The World Today for April 11, 2024


Stuck in Celestial Hades


Residents of the upscale Mazzeh neighborhood in the Syrian capital of Damascus were stunned when an airstrike recently reduced the Iranian consulate to rubble. Thirteen people, including two generals and five others in Iran’s elite Revolutionary Guards, perished in the attack.

Israeli forces who have been carrying out strikes against Iranian positions in Syria for years were widely believed to have conducted the bombing. These attacks have intensified, however, since Hamas staged its attacks on Israel on Oct. 7, eliciting a devastating response that has caused a humanitarian disaster for Palestinian civilians in the Gaza Strip, wrote CNN.

As international observers ponder whether Iran might attack Israel in response, potentially widening the fighting that is now happening in the Gaza Strip and beyond, the air strike led many Syrians to recall the fighting that they have experienced in their country’s ongoing civil war.

“When I moved to Damascus in 2022, I thought the war was over,” Rasha Saleh, 33, an NGO worker who formerly lived in Aleppo, a northern Syrian city where extreme combat occurred between Syrian rebels and central government forces loyal to dictator President Bashar al-Assad, told Agence France-Presse. “But it seems that’s not the case.”

While the worst fighting ended some years ago, the Syrian civil war recently passed its 14th anniversary, noted Voice of America. As many as 500,000 people died and 13 million were displaced in the war that started in 2011 as civil unrest against Assad’s regime.

A major earthquake, the proliferation of disease, and the failure of the state to educate millions of children have also destabilized the country, according to Crux. Around 16.7 million people in Syria are in desperate need of humanitarian aid, the United Nations added recently.

Today, Syrian forces and their Russian and Iranian allies are still fighting the anti-government rebels in northwest Syria, where they and Turkish-backed forces still control ground. In northeastern Syria, US-supported Kurds control territory they won from the Islamic State.

A car bomb recently exploded in Azaz near Aleppo, for instance, killing at least seven people. A Turkish-backed militia that opposes Assad’s government runs the town. It’s not clear who carried out the attack, the BBC wrote.

Protests, meanwhile, still break out against the government occasionally. In August, demonstrators marched against the high inflation rate and deteriorating economic conditions, and demanded the government step down. In December, people commemorated the revolution and said it wasn’t over.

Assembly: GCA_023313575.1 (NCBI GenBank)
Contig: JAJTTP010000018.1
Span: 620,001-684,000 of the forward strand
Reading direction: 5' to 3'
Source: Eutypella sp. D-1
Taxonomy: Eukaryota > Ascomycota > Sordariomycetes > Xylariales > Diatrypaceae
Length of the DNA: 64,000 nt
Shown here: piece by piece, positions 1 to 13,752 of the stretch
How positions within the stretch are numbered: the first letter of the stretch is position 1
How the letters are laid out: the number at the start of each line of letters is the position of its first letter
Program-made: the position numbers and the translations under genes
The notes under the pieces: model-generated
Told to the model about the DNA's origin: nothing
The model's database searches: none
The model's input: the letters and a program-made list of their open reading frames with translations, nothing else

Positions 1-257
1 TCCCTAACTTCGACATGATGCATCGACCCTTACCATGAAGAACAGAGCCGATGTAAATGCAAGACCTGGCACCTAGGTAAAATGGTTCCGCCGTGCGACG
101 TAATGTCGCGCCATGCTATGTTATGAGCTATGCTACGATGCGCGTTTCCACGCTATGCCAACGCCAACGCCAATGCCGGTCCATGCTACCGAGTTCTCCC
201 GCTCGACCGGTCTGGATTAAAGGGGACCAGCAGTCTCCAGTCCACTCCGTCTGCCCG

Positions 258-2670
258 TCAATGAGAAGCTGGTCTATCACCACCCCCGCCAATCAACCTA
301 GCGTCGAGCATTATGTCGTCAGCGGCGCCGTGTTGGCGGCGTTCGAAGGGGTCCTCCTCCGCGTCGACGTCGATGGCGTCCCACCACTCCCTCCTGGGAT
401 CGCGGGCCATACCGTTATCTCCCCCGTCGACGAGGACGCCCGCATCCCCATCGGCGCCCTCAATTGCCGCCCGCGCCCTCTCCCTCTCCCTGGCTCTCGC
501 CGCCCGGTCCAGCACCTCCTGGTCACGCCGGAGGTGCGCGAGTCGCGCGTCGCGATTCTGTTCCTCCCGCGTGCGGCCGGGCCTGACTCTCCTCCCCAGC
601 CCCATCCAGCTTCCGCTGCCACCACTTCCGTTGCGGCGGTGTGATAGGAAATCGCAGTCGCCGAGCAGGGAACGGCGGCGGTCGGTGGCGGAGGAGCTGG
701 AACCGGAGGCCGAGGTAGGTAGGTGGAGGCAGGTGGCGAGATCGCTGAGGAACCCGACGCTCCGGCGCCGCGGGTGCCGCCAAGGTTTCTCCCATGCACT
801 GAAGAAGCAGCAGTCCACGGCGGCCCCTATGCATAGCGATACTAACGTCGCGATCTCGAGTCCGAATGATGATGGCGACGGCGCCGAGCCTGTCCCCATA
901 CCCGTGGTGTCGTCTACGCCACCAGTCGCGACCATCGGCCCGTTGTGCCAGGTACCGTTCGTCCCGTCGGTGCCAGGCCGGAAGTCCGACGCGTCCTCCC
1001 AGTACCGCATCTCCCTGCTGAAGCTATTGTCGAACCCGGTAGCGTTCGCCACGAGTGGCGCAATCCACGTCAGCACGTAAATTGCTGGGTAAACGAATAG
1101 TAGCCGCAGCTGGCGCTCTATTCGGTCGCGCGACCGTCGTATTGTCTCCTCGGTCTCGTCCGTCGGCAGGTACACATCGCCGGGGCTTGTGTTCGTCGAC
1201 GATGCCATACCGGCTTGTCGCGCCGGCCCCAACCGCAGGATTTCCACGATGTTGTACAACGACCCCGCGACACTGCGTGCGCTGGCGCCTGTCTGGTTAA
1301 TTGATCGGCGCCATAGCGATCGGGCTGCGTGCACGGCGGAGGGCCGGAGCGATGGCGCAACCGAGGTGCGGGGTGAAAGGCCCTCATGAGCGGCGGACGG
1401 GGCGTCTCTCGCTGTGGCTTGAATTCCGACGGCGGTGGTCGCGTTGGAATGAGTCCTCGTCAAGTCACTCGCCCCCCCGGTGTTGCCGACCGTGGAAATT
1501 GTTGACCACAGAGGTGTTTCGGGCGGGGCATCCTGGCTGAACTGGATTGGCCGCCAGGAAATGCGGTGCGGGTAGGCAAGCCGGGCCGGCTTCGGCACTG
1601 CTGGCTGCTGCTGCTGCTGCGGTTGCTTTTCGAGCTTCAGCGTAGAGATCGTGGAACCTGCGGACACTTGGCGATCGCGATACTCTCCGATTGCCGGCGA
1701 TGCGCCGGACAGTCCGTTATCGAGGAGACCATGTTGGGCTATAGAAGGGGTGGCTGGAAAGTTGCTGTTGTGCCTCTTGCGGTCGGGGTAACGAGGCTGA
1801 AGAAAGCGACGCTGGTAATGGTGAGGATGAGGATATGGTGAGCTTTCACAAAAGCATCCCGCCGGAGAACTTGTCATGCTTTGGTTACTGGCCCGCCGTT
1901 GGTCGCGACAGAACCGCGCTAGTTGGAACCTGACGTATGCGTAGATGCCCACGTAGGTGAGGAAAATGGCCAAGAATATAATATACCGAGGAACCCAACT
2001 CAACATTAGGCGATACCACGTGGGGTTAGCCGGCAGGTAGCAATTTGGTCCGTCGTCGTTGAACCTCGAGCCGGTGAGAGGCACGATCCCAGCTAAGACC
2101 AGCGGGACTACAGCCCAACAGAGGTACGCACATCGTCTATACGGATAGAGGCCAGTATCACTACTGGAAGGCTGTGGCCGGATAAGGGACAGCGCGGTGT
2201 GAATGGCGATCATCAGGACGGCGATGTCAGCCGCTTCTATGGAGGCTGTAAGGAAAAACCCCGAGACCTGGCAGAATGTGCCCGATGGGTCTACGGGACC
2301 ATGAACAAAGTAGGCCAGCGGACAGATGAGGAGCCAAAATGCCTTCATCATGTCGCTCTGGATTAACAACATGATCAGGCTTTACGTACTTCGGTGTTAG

And in a twist, protesters have been taking to the streets over the past month across Syria’s rebel-held northwest against its jihadi rulers, demonstrations sparked after a rebel fighter died in rebel custody, VOA reported. About half of Idlib province and parts of Hama, Aleppo and Latakia are controlled by former al-Qaida affiliate Hayat Tahrir al-Sham, led by Abu Mohamed al-Jolani.

“Our demands are clear: Overthrow Jolani, free the prisoners, put an end to the security grip they have on us,” one protester told VOA. “Down with Jolani” is a common refrain, echoing the chants that were used against Assad, the Economist wrote.

As residents of rebel-held areas chafe under the harsh rule of their upstart leaders, Assad these days is no longer the pariah he once was in the Arab world. The Arab League reinstated Syria in 2023, for example, the Brookings Institution noted.

The world is waiting to see how the civil war will end, concluded World Politics Review. Will Assad, who is 58 years old, ever step down or face being ousted? Will the rebels finally cave for good? Who will finance the country’s reconstruction when the war ends? Will Iran, Russia, Turkey, or the US choose to cede their influence in Syria so that the country can reclaim its sovereignty?

Although analysts believe it might take years to receive answers to those questions, the country is trying to move forward in one respect: Tourism. Over the past two years, travel agencies in Turkey, the Gulf, Russia, Pakistan, Iran and China, have booked trips to the country that continues to struggle to rebuild from the war. Some Western visitors trickle in, too.

According to the Syrian state news agency, two million people visited last year.

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